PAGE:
Taking its cue from James Baldwin, who was greatly influenced by sound and music, particularly the blues, this panel explores what it means to take listening seriously. How are those who are largely "un-listened to" being heard? How can one avoid polarizing discussions, paternalistic approaches, or reinforcing stereotypes in an attempt to open up channels of listening? What do different soundscapes say about class and inequality? In his important 1957 short story Sonny's Blues, Baldwin argued that attending to the blues required the listener to confront and accept both literal noise (sounds beyond the listener's understanding) and ideological noise (elements of the lives of those whose journeys have taken radically different paths.) How can tuning into literal noise help sensitize us to ideological noise? What is the contemporary role of the blues—a musical form inextricably linked to America's history of racism and oppression—and what potentialities remain?
Moderator: Julie Napolin
Participants: Rich Blint, Rashida Bumbray, Mendi + Keith Obadike


KEYNOTE: Presented by Lawrence Abu Hamdan

Friday, April 24, 12:30–7pm
Ping Pong Drawing by Wato Tsereteli
Wato Tsereteli, artist and Founder of CCA Tbilisi, leads a non-verbal listening exercise adjacent to the What Now? symposium lecture hall. Providing an experimental space for reflection and response for audience members in between and following the conference programming, artists and non-artists alike are invited to share a plain sheet of paper, leading to conversation by means of visual expression. In contrast to a table tennis game that is based on competition, Ping Pong Drawing develops a perspective built on collaboration, respect, and serendipity, and furthermore articulates the potential to have individual dialogue within oneself while drawing. This simple situation positions drawing as an extraordinary practice—comparable to yoga—that has the potential to disrupt habitual patterns. The project aims to amplify an essential quality of artistic practice as a process based upon unexpected consequences, creating new narratives in our collective consciousness and the world around us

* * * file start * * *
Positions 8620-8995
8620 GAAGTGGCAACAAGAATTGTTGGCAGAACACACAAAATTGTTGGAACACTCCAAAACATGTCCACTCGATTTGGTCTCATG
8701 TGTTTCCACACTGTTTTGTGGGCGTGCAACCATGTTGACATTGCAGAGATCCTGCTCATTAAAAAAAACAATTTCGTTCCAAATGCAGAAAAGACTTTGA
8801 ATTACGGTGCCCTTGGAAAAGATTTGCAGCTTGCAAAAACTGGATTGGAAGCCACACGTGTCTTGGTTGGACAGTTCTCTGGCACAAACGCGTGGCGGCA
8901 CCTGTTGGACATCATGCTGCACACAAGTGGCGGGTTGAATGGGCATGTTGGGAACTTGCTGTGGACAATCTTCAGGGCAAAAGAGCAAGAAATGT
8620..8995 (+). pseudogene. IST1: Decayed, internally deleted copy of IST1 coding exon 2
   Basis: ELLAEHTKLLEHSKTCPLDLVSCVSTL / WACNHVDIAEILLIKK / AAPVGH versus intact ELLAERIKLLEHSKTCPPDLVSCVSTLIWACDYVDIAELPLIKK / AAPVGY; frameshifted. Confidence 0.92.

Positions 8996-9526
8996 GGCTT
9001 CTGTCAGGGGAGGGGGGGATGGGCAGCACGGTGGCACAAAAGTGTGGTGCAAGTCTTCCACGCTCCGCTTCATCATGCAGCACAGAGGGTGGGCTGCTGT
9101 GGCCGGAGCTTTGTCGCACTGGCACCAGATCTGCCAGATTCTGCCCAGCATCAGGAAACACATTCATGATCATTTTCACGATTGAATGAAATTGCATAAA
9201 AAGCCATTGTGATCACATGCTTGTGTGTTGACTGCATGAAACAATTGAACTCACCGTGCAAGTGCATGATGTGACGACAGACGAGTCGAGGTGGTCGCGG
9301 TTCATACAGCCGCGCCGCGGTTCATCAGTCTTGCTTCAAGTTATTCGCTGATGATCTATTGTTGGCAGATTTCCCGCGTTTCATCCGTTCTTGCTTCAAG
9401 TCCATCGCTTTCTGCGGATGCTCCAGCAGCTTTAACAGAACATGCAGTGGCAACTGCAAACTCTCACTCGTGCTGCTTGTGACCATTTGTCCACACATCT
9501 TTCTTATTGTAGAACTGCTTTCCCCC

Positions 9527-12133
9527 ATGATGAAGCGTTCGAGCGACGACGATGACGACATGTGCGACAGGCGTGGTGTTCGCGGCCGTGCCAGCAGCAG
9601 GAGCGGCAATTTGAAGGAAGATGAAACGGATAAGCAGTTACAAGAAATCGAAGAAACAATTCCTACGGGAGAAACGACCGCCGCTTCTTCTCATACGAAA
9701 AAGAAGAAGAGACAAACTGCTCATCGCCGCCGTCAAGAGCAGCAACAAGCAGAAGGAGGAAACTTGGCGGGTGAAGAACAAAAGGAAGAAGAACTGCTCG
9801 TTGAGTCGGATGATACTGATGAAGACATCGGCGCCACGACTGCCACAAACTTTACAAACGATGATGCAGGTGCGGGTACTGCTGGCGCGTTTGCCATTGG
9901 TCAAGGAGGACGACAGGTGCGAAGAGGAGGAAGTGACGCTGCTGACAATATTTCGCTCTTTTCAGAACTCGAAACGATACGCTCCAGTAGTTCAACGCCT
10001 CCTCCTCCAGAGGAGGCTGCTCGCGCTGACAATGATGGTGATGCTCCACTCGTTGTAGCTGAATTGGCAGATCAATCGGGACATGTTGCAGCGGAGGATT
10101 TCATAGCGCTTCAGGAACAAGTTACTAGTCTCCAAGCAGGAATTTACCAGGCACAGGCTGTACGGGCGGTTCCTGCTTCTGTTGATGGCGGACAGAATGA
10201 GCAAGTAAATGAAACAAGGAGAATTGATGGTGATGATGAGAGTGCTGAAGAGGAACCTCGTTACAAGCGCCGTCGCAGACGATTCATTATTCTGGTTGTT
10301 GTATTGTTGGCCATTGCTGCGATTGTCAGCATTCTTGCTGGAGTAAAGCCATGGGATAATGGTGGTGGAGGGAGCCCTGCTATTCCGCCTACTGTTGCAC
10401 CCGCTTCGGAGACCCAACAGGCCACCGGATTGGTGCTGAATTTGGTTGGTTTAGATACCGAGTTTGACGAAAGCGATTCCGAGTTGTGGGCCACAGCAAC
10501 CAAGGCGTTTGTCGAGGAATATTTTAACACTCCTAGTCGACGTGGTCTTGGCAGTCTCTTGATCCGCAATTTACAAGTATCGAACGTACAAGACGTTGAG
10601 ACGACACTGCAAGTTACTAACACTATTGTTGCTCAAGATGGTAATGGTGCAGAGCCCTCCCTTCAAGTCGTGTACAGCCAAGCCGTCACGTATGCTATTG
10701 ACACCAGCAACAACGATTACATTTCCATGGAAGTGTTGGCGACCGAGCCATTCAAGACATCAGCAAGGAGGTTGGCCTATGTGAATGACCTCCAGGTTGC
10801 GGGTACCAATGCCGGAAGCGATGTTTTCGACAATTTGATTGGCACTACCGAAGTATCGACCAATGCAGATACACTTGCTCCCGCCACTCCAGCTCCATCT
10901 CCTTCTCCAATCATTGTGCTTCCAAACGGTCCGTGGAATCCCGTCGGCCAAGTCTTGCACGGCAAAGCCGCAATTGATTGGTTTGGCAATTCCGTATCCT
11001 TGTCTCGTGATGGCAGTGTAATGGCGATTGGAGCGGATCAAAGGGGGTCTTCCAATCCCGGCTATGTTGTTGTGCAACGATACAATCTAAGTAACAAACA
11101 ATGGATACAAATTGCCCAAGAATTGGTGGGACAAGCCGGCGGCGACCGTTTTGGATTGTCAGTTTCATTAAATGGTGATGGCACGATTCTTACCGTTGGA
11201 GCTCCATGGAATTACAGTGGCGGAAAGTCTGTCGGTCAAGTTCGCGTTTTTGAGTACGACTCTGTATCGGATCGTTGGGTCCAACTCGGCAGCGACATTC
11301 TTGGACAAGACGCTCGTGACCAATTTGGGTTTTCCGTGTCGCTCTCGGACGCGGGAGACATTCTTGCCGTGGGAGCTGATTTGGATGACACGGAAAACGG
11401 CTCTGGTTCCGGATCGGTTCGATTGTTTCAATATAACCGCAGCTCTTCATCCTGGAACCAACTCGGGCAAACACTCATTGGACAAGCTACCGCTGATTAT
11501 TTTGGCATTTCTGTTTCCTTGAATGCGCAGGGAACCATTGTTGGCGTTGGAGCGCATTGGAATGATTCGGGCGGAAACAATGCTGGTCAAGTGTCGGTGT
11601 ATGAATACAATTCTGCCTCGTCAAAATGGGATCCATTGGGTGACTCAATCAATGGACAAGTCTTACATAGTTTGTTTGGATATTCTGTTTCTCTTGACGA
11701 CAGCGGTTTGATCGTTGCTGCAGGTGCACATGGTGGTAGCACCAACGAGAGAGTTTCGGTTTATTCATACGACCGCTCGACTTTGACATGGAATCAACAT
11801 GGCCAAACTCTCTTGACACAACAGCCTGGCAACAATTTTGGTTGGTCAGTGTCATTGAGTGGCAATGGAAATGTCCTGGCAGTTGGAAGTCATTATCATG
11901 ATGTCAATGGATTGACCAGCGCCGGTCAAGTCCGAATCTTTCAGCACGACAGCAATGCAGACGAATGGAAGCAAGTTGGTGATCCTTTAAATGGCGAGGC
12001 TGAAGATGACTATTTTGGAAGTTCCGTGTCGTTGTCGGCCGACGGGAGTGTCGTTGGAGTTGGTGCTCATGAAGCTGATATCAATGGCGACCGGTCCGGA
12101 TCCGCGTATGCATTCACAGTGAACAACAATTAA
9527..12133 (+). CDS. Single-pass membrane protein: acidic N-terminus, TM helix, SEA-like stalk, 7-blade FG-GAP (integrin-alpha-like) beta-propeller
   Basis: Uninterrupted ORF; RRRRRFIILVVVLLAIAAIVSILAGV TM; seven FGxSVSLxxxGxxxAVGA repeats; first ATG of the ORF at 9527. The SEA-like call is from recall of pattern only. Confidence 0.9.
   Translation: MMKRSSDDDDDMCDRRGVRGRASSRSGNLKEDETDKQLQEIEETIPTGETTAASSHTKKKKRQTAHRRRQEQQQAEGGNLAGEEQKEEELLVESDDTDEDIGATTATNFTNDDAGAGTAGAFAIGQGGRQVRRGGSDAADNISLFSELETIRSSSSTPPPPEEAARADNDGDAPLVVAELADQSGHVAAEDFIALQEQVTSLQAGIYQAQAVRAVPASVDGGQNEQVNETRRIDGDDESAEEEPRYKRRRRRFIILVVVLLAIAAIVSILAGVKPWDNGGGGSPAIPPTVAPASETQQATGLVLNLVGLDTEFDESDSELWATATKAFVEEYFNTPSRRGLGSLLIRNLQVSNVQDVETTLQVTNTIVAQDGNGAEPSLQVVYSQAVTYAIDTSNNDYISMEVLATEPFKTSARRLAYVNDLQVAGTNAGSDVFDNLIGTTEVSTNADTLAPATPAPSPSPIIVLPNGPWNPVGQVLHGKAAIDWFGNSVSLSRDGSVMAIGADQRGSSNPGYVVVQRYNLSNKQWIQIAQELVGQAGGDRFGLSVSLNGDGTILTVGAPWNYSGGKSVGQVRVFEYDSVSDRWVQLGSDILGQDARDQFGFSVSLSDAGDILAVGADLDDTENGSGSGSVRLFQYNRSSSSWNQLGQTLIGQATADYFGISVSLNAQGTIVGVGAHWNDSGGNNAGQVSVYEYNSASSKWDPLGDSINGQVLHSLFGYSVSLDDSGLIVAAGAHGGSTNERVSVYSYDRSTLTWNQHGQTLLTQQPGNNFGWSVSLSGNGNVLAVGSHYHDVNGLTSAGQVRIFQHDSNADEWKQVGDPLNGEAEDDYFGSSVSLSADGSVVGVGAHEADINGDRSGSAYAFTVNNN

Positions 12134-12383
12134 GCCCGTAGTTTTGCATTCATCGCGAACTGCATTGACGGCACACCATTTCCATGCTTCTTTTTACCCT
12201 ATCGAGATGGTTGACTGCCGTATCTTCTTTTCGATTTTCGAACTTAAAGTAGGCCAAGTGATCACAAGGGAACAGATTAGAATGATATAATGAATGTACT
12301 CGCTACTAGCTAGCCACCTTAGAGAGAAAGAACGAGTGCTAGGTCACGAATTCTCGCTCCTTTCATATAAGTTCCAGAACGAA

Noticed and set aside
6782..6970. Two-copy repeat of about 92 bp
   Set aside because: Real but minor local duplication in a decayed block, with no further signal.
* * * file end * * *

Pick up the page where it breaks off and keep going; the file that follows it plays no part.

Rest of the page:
Audio work: Iman Issa, The Revolutionary

This panel addresses the slippages between truth and fiction in relation to interpretative listening, media communication, and acts of testimony, translation, or redaction. What is the place of language and translation in this evolving narrative space? Every translation sets into play distinct vocabularies and systems of listening and interpreting, and it is in these encounters that priorities and positions are negotiated. In forensic analysis, for example, how are ideas of truth, testimony, propaganda, translation (or "untranslatability") played out? In terms of oral histories, why are narratives meant to be listened to rather than read alone, and what is the relative role and importance of accuracy, credibility, and the spinning of truth within this realm?